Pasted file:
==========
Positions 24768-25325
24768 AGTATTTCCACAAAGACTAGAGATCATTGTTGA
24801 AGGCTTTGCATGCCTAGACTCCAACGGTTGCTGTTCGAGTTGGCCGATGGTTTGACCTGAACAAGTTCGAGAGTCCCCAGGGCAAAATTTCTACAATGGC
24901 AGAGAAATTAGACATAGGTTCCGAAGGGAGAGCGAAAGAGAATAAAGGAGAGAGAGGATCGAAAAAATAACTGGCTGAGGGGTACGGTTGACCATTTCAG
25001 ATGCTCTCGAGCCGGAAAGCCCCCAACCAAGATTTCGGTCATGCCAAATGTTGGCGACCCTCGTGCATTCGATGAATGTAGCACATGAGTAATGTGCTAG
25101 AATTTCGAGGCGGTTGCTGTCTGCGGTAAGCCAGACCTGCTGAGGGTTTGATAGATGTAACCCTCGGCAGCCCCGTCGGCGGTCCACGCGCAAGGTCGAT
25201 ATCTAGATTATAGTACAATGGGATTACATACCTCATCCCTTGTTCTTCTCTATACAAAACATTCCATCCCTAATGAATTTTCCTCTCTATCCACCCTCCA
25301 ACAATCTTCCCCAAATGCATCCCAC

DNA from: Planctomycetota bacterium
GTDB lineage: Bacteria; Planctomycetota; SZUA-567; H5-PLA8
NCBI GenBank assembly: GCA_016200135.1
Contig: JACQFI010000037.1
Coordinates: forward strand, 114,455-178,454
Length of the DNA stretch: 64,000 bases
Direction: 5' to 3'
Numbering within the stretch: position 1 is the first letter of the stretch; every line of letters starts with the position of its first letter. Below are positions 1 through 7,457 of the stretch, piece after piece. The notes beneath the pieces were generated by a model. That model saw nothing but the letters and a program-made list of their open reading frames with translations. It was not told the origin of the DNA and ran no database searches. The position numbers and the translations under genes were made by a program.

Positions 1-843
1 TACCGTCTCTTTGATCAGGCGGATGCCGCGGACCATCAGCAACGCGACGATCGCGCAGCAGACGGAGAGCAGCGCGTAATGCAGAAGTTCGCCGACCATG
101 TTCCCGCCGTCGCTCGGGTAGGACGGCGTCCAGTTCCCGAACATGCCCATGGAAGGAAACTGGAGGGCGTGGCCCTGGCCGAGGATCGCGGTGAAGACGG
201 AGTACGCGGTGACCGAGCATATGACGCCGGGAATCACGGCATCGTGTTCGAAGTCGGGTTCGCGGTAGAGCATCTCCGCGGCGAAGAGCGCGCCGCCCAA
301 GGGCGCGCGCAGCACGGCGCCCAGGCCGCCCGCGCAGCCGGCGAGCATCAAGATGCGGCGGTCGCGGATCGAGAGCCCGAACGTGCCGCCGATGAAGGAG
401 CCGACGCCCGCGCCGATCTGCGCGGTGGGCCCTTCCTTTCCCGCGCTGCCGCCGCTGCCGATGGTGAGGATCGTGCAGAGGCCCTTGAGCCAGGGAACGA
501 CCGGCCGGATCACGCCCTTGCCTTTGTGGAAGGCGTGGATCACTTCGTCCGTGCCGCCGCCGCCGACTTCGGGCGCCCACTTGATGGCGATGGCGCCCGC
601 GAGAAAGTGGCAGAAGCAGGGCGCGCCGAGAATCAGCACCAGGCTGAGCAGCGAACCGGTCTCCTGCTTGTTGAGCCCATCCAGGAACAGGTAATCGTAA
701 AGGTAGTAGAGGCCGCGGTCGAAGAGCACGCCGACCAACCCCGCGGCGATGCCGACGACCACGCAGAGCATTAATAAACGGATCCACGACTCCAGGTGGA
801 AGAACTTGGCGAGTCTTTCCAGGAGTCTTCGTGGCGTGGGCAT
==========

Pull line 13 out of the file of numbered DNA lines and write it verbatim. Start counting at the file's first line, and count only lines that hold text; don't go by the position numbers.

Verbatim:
Coordinates: forward strand, 114,455-178,454